A simple heap memory allocator in ~200 lines.
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SHMALL - Simple Heap Memory ALLocator

This is a simple heap allocator I wrote for a hobby OS I have been working on. I wrote this allocator with very little research, and it is made to be as easy to understand as possible. I think this repository can be useful to those who are new to OS development (like myself), or are interested in seeing a simplified version or functions like malloc and free.



  • Binning uses doubly-linked lists based on size.
  • Coalescing freed chunks.
  • Quick Best-fit due to sorting of free lists.
  • Easy expansion and contraction.
  • Very small (about 230 lines, heap and linked-list)


There are two header files that define the heap and the linked list. to compile this repository:

$ gcc main.c llist.c heap.c -o heap_test 
$ ./heap_test

this will run a demo of the allocator and print out some information.



In order to initialize this heap, a section of memory must be provided. In this repository, that memory is supplied by malloc (yes, allocating a heap via heap). In an OS setting some pages would need to be mapped and supplied to the heap (one scenario). Note that the bins in the heap_t struct also need memory allocated for them.

When the function init_heap is called the address of the empty heap struct (with allocated bin pointers) must be provided. The init_heap function will then create one large chunk with header (node_t struct) and a footer (footer_t struct). To determine the size of this chunk the function uses the constant HEAP_INIT_SIZE. It will add this to the start argument in order to determine where the heap ends.

Metadata and Design:

Each chunk of memory has a node struct at the begining and a footer struct at the end. The node holds size, whether the chunk is free or not, and two pointers used in the doubly-linked list (next and prev). The footer struct simply holds a pointer to the header (used while freeing adjacent chunks). The chunk at the end of the heap is called the "wilderness" chunk. It is the largest chunk and its min and max sizes are defined in heap.h. contracting and expanding the heap is as easy as resizing this wilderness chunk. Free chunks of memory are stored in "bins" each bin is actually just a doubly-linked lists of nodes with similar sizes. The heap structure holds a defined number of bins (BIN_COUNT in heap.h). To determine which bin to place a chunk, the size of the chunk is mapped to a bin index by the function get_bin_index. This consistent binning function will ensure that chunks can be accesed and stored in defined fashion. Chunks are sorted as they are inserted into the bins so chunk insertion is not O(1) but this makes it much easier to find chunks that have the best fit. Note, the binning function can be defined however the user of this heap feels fit. it may be beneficial to determine a more sophisticated binning function in order to aid the quick retrieval of chunks.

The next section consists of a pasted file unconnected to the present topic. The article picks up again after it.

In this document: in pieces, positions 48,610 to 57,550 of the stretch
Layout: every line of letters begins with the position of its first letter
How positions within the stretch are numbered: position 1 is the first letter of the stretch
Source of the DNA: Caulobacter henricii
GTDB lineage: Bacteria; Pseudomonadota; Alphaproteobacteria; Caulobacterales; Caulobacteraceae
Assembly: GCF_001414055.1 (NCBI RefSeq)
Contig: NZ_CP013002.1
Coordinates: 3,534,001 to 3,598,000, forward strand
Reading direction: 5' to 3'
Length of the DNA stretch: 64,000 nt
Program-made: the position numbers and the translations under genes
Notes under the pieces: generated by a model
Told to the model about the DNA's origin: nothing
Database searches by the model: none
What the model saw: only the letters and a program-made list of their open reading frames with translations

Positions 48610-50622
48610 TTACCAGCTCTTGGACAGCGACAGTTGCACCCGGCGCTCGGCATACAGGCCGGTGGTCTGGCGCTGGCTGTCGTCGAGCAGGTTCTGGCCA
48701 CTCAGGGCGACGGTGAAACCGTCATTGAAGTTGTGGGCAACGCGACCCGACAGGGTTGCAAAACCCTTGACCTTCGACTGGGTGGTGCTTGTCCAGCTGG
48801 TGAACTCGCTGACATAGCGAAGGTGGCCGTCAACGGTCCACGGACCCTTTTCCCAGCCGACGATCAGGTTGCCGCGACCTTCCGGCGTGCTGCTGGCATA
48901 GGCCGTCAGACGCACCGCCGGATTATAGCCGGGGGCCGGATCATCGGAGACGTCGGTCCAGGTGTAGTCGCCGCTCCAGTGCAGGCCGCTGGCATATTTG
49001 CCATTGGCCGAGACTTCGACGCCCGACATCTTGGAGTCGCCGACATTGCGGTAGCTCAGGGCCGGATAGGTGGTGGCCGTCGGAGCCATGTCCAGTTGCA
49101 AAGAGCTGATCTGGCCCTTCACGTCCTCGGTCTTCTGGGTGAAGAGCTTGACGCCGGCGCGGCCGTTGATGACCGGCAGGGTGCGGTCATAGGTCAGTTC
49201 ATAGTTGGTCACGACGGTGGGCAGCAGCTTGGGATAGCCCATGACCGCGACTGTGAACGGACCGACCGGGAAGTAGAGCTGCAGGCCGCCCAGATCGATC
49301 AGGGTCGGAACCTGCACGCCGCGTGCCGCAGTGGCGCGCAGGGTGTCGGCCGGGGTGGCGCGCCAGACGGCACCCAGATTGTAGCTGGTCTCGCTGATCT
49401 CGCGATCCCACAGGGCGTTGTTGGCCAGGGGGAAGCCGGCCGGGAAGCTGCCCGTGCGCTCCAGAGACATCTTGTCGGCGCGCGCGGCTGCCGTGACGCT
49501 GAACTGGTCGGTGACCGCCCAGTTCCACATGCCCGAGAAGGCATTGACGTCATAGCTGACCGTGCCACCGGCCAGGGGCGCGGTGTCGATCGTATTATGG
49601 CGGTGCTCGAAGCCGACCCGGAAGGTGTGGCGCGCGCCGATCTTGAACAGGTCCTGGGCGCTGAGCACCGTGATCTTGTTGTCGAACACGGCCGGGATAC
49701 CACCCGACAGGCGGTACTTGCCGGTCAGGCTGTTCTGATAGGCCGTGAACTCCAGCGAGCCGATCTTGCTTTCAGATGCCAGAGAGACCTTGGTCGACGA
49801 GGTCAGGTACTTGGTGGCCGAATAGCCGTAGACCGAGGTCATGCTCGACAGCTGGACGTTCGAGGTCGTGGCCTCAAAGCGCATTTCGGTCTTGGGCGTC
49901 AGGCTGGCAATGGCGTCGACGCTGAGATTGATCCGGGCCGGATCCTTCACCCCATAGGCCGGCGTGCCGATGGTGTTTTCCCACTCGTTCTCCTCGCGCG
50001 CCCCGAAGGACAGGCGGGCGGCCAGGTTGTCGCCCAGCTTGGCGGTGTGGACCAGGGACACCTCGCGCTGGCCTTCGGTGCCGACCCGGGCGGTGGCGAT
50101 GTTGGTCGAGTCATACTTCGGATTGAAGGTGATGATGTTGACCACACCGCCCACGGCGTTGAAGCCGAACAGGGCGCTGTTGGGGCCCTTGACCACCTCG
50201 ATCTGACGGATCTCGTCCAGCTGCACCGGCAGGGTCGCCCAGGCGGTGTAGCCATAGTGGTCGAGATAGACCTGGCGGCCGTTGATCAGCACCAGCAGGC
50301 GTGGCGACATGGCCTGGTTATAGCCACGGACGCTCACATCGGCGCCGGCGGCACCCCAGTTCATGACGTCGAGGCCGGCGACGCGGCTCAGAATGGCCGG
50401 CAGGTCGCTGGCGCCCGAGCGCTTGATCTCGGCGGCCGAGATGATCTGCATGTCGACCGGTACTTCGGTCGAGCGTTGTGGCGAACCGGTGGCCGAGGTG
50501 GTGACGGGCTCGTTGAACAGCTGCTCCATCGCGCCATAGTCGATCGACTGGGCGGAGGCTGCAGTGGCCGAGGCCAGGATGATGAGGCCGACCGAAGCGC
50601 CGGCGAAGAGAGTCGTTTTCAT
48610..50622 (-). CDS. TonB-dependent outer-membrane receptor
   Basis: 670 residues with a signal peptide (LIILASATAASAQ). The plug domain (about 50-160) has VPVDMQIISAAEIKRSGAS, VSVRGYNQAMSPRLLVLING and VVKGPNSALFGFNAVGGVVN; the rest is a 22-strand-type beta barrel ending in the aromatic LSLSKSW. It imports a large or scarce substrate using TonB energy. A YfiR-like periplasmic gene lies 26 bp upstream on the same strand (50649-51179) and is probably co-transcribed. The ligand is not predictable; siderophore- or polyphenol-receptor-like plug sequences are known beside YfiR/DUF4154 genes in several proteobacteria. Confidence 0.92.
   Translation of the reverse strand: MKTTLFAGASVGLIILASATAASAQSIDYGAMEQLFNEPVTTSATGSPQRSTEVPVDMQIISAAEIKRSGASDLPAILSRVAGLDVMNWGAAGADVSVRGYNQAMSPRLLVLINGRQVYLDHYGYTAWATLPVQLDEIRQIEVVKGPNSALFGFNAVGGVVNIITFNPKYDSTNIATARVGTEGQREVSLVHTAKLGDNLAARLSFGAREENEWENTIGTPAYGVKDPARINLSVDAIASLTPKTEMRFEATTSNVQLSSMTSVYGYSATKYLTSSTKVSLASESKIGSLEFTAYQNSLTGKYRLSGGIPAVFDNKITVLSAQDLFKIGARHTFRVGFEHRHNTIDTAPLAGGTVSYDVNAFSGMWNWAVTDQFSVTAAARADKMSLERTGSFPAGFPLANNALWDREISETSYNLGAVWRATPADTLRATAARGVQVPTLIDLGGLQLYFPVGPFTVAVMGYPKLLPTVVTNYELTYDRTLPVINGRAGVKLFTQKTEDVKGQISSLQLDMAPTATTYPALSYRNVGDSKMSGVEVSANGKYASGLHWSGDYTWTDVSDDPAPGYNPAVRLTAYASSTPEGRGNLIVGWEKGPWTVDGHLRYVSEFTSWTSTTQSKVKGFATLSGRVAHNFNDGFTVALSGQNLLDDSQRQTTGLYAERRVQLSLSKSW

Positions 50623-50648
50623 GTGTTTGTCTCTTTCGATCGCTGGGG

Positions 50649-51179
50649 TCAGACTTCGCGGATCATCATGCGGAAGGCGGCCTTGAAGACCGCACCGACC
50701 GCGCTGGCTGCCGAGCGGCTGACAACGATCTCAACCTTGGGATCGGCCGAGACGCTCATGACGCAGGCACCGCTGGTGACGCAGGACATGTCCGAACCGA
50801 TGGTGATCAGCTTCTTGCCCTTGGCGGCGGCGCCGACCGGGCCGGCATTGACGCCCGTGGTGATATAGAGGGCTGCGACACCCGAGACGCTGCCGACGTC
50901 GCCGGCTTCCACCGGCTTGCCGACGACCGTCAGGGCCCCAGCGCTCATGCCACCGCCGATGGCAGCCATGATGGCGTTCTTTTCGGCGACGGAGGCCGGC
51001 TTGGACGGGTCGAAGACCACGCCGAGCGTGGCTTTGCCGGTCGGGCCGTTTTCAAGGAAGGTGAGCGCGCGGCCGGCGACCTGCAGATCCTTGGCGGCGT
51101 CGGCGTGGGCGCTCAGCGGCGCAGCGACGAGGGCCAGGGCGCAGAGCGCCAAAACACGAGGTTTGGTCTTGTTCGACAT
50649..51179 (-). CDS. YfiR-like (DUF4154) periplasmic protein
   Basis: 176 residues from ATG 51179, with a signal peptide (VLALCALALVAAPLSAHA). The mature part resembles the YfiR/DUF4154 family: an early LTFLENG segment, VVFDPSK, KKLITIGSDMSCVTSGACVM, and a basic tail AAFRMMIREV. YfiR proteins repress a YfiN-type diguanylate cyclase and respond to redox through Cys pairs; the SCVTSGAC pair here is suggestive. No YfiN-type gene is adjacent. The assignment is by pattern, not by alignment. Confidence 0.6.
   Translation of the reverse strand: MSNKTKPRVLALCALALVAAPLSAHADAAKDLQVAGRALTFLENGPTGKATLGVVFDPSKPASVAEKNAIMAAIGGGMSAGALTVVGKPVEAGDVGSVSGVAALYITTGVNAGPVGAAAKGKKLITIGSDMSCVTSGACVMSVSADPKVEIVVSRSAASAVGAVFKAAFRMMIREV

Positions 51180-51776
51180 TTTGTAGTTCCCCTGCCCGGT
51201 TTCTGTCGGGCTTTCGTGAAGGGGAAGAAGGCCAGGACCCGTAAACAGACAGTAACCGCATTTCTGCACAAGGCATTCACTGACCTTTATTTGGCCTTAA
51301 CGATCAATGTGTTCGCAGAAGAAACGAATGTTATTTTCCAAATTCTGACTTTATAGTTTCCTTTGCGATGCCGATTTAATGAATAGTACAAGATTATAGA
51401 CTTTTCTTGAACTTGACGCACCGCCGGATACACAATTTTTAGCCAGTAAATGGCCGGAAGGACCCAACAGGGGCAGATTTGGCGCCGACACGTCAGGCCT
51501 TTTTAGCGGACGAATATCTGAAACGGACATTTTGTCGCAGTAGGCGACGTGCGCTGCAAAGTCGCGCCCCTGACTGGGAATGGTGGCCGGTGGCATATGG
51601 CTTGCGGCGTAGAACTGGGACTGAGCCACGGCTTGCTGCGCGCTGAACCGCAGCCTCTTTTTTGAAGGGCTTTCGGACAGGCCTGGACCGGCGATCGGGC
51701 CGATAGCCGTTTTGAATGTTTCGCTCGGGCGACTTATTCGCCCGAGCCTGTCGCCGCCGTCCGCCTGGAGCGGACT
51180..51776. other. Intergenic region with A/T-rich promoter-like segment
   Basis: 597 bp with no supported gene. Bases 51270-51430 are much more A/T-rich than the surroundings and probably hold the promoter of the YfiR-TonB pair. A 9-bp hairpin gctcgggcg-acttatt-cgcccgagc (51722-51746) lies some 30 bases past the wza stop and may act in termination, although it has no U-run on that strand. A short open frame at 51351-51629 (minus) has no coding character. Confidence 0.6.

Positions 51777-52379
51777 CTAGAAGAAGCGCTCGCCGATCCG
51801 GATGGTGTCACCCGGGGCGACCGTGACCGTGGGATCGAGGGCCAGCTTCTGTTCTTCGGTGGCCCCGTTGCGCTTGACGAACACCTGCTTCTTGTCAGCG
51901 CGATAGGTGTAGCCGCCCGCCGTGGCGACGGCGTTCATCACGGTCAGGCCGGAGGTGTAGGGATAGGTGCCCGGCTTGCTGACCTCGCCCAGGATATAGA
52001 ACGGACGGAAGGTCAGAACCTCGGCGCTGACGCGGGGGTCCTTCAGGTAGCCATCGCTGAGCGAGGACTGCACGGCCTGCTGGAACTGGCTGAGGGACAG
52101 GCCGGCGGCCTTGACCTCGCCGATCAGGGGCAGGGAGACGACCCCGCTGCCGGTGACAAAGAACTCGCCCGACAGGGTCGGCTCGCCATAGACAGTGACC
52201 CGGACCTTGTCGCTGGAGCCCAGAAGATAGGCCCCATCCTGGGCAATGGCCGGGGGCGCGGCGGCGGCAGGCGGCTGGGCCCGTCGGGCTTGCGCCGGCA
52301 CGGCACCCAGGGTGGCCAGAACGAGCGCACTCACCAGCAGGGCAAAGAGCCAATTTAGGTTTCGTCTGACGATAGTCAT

The function heap_alloc takes the address of the heap struct to allocate from and a size. The function simply uses get_bin_index to determine where a chunk of this size SHOULD be, of course there may not be a chunk of that size. If no chunks are found in the corresponding bin then the next bin will be checked. This will continue until a chunk is found, or the last bin is reached in which case a peice of memory will just be taken from the wilderness chunk. If the chunk that is found is large enough then it will be split. In order to determine if a chunk should be split the amount of metadata (overhead) is subtracted from what our current allocation doesn't use. If what is left is bigger than or equal to MIN_ALLOC_SZ then it means we should split this chunk and place the leftovers in the correct bin. Once we are ready to return the chunk we found then we take the address of the next field and return that. This is done because the next and prev fields are unused while a chunk is allocated therefore the user of the chunk can write data to these fields without any affecting the inner-workings of the heap.


The function heap_free takes a pointer returned by heap_alloc. It subtracts the correct offset in order to get the address of the node struct. Instead of simply placing the chunk into the correct bin, the chunks surrounding the provided chunk are checked. If either of these chunks are free then we can coalesce the chunks in order to create a larger chunk. To colaesce the chunks the footer is used to get the node struct of the previous chunk and the node struct of the next chunk. For example, say we have a chunk called to_free. To get the the chunk before this chunk we subtract sizeof(footer_t) to get the footer of the previous chunk. The footer holds a pointer to the head of the previous chunk. To get the next chunk we simply get the footer of to_free and then add sizeof(footer_t) in order to get the next chunk. Once all of this is done and sizes are re-calculated the chunk is placed back into a bin.

Possible Improvements

  • Error-Checking - check for heap corruption, double-free, etc.
  • Improve binning policy.
    • currently the heap uses a simple hashing function to map chunk sizes to a bin index.
  • Rigorous testing to determine if crashes or fragmentation occur.
  • Minimize overhead (metadata)
    • possibly change footer to hold a size rather than a pointer to a header.


NOTE: This code was originally compiled for 32-bit machine, this means that when this code was used it was acceptable to cast an int to a pointer due to the fact they are both the same size. On a 64-bit system the compiler will warn you of the size difference. To silence these warnings I have used the uintptr_t when casting from an unsigned int to a pointer. This does muddy the readability a bit and some of the casts and pointer arithmetic are verbose so bear that in mind when reading the code.